Thursday, February 6, 2014

A Poetry Tasting: Advice for an American Going to England for the First Time

I'm so happy to share with you a long overdue poem for our poetry series with Kate! This poem captures the odd mix of happiness and sadness that make up nostalgia. Have you ever felt that after discovering and falling in love with a new place?

Advice for an American Going to England for the First Time
Words by Kate Lindblom

If you ever travel to England, 
don't forget to pack 
a pair of long, wooly socks 
and an overcoat 
for the July weather.

Bring a sturdy coin purse 
for all the pounds and the pence 
you'll constantly examine and trade.
Don't worry. They will have things 
like cats and postage stamps 
and small rocks and windows 
and drops of dew like you're used to. 
Your homesickness will be brief.

You won't need a translator 
to understand British words and phrases 
such as “bits and bobs” or “popping in.” 
But do understand that “party favors” 
can mean more 
than colorful streamers and paper hats.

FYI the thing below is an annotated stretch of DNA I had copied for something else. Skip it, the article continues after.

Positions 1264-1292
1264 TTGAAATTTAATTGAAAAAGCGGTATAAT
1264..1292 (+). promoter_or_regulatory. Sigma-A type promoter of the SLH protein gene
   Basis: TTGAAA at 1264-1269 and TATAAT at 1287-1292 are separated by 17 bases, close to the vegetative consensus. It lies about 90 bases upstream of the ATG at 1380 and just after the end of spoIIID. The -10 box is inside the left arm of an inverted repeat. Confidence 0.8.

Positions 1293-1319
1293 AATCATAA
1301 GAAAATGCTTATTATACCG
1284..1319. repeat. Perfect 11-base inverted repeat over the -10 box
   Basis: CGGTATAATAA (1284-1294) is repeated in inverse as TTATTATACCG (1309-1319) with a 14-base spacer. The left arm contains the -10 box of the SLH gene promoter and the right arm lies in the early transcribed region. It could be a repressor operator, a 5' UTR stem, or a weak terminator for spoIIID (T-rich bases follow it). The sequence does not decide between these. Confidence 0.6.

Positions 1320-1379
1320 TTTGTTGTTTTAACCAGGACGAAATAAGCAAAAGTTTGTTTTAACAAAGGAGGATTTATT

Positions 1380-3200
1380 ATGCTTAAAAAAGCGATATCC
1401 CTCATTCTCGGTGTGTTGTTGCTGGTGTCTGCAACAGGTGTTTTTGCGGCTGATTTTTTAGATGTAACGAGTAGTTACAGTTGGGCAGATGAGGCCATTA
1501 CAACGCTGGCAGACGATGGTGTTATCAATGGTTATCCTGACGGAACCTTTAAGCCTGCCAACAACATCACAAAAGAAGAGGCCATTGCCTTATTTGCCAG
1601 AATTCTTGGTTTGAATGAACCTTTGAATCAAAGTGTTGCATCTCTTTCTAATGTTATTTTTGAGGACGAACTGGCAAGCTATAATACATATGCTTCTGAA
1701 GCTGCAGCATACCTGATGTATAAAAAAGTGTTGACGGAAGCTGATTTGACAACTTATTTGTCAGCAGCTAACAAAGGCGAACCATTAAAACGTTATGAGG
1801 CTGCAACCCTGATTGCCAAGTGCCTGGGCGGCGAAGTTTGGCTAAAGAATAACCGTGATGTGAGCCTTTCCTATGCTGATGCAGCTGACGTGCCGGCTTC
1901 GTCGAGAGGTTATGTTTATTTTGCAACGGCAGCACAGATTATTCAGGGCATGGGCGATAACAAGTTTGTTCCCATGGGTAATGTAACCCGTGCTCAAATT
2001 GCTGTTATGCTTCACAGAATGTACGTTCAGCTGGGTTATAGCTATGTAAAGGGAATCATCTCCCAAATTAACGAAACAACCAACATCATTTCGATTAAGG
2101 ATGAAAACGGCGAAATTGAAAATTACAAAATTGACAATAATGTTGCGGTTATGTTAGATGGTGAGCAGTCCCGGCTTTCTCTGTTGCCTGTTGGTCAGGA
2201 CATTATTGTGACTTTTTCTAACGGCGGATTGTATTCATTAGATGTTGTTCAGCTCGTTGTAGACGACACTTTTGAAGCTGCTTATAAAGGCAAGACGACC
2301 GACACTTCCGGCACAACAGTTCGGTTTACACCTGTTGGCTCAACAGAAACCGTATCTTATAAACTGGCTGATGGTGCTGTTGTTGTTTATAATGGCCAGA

If you see citizens enjoying picnics in a graveyard 
with their blue bicycles propped against headstones, 
Do not be alarmed. 
Also, try not to feel uneasy 
eating some grapes 
or buying a trinket 
or simply sitting down 
in a building older than your known family tree. 
Remember: it's not a museum, it's for living. 
And it doesn't need a power washing.

Try the leek soup, 
try the blood pudding, 
try the crumpets, 
try the grilled tomatoes. 
You'll find them 
and strange, 
perhaps in that order.

Ponder over 
the British love affair with 
red and black currants 
and marmite 
and crisps that taste like prawns 
and not ketchup.

You should just start loving and expecting 
hot beverages like you might a pleasant breeze. 
Embrace coffee and tea and milk and cubes of sugar 
as you already do biscuits.

Enjoy hard cider, 
its sweetness and tartness and sparkle combined. 
Enjoy the Devonshire cream 
which you never knew existed 
and which will be hard to find 
back in the States.
Go ahead and take 42 rolls of film. 
You'll want to remember 
that amount of snails in one place 
and the way the sunlight shone on the grass 
that one afternoon. 
You'll need to show you were at King's Chapel, 
and Windsor Castle too, 
whether the queen was or not. 
You'll try to capture the feelings you'll have: 
awe, confusion, delight, camaraderie, 
true and constant. 
You will not fully succeed 
but the images will help combat the sadness 
after you have left.


  1. This is a great poem! I'm from London so I wouldn't call it falling in love with a new place but I definitely do love it. I've felt that falling in love with a new place before though! Paris and Egypt for sure! They are both such beautiful places but then, the whole world pretty much is :-)


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